Chapter 22: The Delegate from Troy


Paul Friedman drove to Ann Arbor from Troy to pair with me. After some pleasant food and chat, we attacked some code that has been bugging me for a long time. Using delegates, we reduced duplication and learned a lot.

Finding a Pair and Something to Do

Back in November, I posted to the extremeprogramming list that Chet s newfound gainful employment was making it hard for us to pair, offering to pair with anyone who wanted to meet me in Ann Arbor or vicinity. Paul Friedman allowed as how he would give it a try. After a holiday break, we finally got together last night at Grizzly Peak, where my son is brewmaster.

Paul and I chatted a bit, had a couple of GP s special pizzas, and then sat down to look over the code and find something to do. I showed Paul some of the XML and XSLT tests I had written over the past couple of days, and then we looked at some code that I considered to be the most problematical in the system, in the XMLNotepad form itself.

I ve been saying since the early days that I m not comfortable with the breakout of responsibility between the form and the TextModel. And worse , there s duplication in the code. Let s look at the duplication. The menu item handlers and the KeyDown handler all duplicate some code lines:

 public void XMLKeyDownHandler(object objSender, KeyEventArgs kea) { 
model.SetLines(textbox.Lines); model.SelectionStart = textbox.SelectionStart;
if (kea.KeyCode == Keys.Enter && kea.Modifiers == Keys.None) {
model.Enter();
kea.Handled = true;
}
else if (kea.KeyCode == Keys.Enter && kea.Modifiers == Keys.Shift) { model.InsertReturn();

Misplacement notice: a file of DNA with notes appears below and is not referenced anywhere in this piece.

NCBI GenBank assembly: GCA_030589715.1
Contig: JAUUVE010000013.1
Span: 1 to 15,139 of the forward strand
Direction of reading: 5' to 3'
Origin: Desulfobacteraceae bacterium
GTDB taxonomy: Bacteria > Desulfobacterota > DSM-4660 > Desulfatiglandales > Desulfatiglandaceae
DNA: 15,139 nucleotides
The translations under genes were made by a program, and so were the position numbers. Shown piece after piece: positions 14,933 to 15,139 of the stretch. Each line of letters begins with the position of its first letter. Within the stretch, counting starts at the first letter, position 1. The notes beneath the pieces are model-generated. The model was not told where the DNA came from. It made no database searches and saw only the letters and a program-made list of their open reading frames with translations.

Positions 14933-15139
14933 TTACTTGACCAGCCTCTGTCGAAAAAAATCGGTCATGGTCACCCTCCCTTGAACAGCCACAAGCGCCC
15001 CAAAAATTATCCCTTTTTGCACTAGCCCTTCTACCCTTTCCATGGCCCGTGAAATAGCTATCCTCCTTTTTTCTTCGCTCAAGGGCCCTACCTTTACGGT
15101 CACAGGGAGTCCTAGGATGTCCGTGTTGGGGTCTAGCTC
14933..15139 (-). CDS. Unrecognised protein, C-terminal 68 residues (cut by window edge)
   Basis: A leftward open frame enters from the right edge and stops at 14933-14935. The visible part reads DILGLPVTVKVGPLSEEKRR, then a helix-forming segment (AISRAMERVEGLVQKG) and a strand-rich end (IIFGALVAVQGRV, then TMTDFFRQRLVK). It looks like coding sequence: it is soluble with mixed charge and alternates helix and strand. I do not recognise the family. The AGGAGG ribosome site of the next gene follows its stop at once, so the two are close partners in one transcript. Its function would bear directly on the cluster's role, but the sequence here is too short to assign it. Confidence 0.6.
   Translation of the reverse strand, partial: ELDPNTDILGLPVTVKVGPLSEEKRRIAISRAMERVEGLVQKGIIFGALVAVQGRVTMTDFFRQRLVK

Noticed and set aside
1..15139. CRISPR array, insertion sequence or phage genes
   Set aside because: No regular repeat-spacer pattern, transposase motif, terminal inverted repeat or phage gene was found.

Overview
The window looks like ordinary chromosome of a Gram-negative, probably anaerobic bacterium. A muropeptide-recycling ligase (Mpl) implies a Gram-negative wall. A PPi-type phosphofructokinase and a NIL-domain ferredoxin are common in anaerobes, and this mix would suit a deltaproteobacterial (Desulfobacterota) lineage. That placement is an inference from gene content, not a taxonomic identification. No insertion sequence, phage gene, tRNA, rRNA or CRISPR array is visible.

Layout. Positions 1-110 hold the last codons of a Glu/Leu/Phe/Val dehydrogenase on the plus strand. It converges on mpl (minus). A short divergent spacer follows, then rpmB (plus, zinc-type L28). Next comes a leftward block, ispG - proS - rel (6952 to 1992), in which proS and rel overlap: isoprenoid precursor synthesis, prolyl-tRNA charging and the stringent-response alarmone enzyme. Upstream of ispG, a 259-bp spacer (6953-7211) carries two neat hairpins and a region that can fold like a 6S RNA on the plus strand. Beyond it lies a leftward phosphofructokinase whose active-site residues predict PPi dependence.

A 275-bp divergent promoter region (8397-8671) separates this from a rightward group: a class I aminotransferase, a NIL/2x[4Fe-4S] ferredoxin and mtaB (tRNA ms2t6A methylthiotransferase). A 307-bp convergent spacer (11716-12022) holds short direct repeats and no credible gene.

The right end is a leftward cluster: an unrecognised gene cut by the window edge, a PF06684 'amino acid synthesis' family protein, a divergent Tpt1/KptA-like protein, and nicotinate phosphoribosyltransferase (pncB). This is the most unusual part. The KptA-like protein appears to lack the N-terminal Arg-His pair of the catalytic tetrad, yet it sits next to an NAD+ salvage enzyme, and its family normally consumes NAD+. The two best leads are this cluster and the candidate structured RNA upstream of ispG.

kea.Handled = true;
}
PutText(textbox, model.LinesArray(), model.SelectionStart);
}

void MenuInsertSection(object obj, EventArgs ea) {
model.SetLines(textbox.Lines); model.SelectionStart = textbox.SelectionStart;
model.InsertSectionTags();
PutText(textbox, model.LinesArray(), model.SelectionStart);
}

void MenuInsertPre(object obj, EventArgs ea) {
model.SetLines(textbox.Lines); model.SelectionStart = textbox.SelectionStart;
model.InsertPreTag();
PutText(textbox, model.LinesArray(), model.SelectionStart);
}

You see, of course, that the lines shown in boldface are duplicated three times. Remember back when we first did the menu and I predicted there would be a lot of duplication across menu items? Well, there it is. A while back I did something weird and wonderful with dynamic method dispatch to try to eliminate it, but I backed that code out because it was too complex. My assumption was that sooner or later we d see what to do.

As we chatted, Paul and I observed that the KeyDown handler has the textual duplication in it but that it is also duplicating the loading and unloading of the TextModel on every single keystroke, because the duplicated lines are outside the if statements. We observed that the code would be more efficient but with even more textual duplication if we moved the lines inside the if. In the absence of a performance measure telling us that we needed that extra efficiency, we didn t make that change.

Lesson  

Notice that we have identified two different kinds of duplication here: simple textual duplication (perhaps with a few little changes) and duplication of the same activity repeated many times. All forms of duplication are candidates for removal. The ones relating to efficiency may be less important than the ones relating to clarity.




Extreme Programming Adventures in C#
Javaв„ў EE 5 Tutorial, The (3rd Edition)
ISBN: 735619492
EAN: 2147483647
Year: 2006
Pages: 291

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